For three days each fall, the South Carolina State House experiences a flurry of activity as representatives discuss issues and vote on bills. None of the representatives, however, are elected. They are all students.
The South Carolina Student Legislature is a student-run organization focused on providing students an outlet to learn about government and debate public policy issues. The SCSL closely models itself after the proceedings of the South Carolina General Assembly.
Due to COVID-19 precautions, the SCSL conducted its 2020 session virtually. Normally, however, the SCSL lobbies the General Assembly to pass a resolution allowing the SCSL to use the State House for a weekend.
Students from up to 16 colleges and universities then fill the House of Representatives, Senate, Supreme Court and governor’s office buildings in the state capital in Columbia. Bills written by the students move through committees and onto a docket, where a mock House of Representatives or Senate votes on each. Student leaders send passing bills to the other chamber.
The student-appointed governor forwards the passing bills to the bona fide State Governor of South Carolina, who can work to implement them. South Carolina implemented its August tax-free shopping weekend after a BJU student’s bill was passed proposing the idea.
BJU’s 2020 delegation consisted of 11 students and was designated the “Best Medium Delegation.” Each student submitted a bill to the legislature and all 11 bills written by BJU students passed.
“It’s pretty surreal, because we were just sitting, like, where the actual house and actual senate actually sit and do what they’re supposed to do,” said Aryn Akerburg, a senior health science major on BJU’s team. The SCSL also opened the opportunity for Akerberg to work an internship with U.S. Sen. Tim Scott. Unfortunately, the internship was canceled due to COVID-19. Akerberg also worked for Sen. Lindsey Graham’s campaign.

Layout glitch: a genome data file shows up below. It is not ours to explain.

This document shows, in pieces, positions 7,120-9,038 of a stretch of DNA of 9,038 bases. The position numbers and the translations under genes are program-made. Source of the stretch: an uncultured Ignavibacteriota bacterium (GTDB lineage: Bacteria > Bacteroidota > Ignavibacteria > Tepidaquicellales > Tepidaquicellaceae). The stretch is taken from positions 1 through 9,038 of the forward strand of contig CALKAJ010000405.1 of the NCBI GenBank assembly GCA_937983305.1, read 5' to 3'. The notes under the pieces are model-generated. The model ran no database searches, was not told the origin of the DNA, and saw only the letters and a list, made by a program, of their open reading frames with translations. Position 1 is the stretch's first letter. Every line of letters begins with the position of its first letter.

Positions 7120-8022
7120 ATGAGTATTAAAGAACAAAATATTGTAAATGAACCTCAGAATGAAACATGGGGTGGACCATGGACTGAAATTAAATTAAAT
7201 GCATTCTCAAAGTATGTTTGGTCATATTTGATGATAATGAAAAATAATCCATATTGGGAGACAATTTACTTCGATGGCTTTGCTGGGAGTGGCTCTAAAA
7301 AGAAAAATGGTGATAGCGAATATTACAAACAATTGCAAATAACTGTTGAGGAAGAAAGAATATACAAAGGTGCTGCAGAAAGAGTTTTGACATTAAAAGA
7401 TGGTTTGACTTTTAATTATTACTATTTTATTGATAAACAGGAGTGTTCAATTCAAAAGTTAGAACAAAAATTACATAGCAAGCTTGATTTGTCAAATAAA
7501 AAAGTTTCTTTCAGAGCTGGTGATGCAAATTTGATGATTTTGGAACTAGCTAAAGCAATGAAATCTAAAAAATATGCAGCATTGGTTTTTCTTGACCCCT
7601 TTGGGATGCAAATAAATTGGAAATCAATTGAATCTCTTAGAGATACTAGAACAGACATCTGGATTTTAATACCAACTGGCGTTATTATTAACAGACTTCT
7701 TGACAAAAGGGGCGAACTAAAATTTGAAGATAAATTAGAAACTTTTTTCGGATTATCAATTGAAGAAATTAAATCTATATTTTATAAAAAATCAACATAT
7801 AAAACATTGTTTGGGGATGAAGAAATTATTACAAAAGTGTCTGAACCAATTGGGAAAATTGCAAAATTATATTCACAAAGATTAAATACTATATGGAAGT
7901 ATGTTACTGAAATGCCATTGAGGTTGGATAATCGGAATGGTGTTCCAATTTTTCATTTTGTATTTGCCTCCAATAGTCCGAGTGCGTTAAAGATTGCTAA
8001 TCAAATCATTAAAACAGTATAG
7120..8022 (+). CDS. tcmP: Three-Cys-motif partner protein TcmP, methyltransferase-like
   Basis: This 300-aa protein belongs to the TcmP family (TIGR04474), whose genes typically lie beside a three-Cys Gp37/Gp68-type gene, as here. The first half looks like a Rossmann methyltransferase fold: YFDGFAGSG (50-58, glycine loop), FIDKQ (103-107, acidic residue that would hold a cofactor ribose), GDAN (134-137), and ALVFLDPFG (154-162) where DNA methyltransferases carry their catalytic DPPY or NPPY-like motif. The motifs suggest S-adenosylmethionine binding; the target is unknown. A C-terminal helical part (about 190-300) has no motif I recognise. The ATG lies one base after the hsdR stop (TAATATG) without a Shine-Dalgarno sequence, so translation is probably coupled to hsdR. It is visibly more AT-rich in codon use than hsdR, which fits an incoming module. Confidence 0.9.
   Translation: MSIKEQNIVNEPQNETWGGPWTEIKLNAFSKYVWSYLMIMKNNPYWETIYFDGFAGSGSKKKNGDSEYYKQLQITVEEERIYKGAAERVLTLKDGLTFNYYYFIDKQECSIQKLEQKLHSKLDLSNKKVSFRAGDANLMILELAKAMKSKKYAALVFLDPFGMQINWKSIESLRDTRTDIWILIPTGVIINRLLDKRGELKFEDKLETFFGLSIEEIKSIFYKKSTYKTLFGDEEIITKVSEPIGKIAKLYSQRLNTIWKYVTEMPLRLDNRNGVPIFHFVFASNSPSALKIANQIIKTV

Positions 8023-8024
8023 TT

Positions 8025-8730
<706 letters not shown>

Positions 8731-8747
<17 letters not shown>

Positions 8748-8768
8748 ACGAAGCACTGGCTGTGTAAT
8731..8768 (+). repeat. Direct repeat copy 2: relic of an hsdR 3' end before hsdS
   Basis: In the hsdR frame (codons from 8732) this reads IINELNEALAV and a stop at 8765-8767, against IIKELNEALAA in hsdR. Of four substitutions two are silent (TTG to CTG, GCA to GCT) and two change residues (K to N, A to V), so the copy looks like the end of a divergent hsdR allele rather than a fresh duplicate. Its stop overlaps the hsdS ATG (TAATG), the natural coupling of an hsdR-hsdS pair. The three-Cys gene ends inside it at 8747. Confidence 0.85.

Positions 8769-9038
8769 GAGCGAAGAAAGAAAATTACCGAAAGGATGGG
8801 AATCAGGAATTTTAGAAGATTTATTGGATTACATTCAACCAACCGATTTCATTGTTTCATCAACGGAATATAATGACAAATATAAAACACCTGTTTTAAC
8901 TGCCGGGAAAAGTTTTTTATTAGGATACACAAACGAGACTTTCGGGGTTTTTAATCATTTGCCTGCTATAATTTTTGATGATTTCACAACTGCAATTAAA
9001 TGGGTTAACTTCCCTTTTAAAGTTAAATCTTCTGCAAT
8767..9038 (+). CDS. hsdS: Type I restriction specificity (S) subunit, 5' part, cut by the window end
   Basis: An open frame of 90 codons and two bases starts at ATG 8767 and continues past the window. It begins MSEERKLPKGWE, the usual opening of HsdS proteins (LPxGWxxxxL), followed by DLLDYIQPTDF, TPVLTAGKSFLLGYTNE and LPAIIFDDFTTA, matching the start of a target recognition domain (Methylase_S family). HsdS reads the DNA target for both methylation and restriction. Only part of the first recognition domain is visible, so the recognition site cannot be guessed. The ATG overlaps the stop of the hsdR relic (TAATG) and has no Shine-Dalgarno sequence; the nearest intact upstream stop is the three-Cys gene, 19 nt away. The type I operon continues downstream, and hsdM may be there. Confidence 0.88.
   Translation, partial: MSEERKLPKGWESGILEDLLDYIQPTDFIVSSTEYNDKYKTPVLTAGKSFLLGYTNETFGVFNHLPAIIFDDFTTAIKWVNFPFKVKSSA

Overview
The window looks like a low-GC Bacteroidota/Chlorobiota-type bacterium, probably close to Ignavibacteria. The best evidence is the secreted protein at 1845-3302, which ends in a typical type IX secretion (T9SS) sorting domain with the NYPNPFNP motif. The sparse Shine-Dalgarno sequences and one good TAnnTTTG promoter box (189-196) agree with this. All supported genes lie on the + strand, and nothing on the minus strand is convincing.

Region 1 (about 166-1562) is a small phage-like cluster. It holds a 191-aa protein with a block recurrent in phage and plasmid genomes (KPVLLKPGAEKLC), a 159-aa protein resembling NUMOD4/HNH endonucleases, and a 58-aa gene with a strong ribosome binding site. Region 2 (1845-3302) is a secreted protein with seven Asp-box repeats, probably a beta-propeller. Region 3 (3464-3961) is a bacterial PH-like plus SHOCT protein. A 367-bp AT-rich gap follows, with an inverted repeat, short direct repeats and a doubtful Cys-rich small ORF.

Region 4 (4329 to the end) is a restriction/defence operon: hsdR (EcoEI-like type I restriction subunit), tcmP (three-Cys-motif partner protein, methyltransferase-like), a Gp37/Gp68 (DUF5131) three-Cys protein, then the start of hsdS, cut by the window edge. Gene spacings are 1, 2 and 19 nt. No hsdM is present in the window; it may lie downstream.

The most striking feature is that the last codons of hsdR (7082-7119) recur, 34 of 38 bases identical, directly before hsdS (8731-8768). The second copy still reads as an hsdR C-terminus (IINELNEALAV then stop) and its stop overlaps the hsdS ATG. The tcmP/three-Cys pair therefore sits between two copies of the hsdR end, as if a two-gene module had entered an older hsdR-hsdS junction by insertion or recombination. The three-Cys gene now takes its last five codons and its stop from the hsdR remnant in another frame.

Serving in the SCSL opens up many unique opportunities for students. “First and foremost, our priority at South Carolina Student Legislature . . . is to be good testimony,” Akerberg said. “The part that makes you the most successful [in] student legislature is caring and really being passionate about helping your community.”
“Relationships and being able to effectively communicate a biblical worldview, I think is probably some of the best parts of what they do,” said BJU chief of staff Randy Page. Page, who has served in state politics for around two decades and facilitates the BJU SCSL delegation. “There’s another Christian college in the state where the chair came and talked to me and said, ‘It’s just amazing to me how different your students are. I would love to have that kind of unity in our delegation,’” Page said.
“I would say probably student legislature is the most valuable experience I’ve gotten at the university,” said Judah Smith, a senior pre-med major and current BJU men’s student body president, “and I don’t say that lightly,” Smith said he has run for several offices, which was challenging yet fun.
BJU’s delegation includes a diverse set of students majoring in premed, business, accounting, social studies, journalism, health science and English education. “We’re open to anyone,” Smith said.
Reagan Musselman, a junior premed major who was elected lieutenant governor during the 2020 session, said the SCSL enabled him to grow his public speaking confidence. “I think presenting my bill for the first time was like nerve-wracking,” Musselman said. Because of connections he made in the SCSL, Musselman was able to become involved in Patrick Haddon’s campaign for the South Carolina House of Representatives.
The BJU Student Legislature holds an informational meeting in January during which it passes out applications. Applicants complete essays, and the top 15-20 applicants are offered an interview, of whom three to four students are invited to join the delegation each year.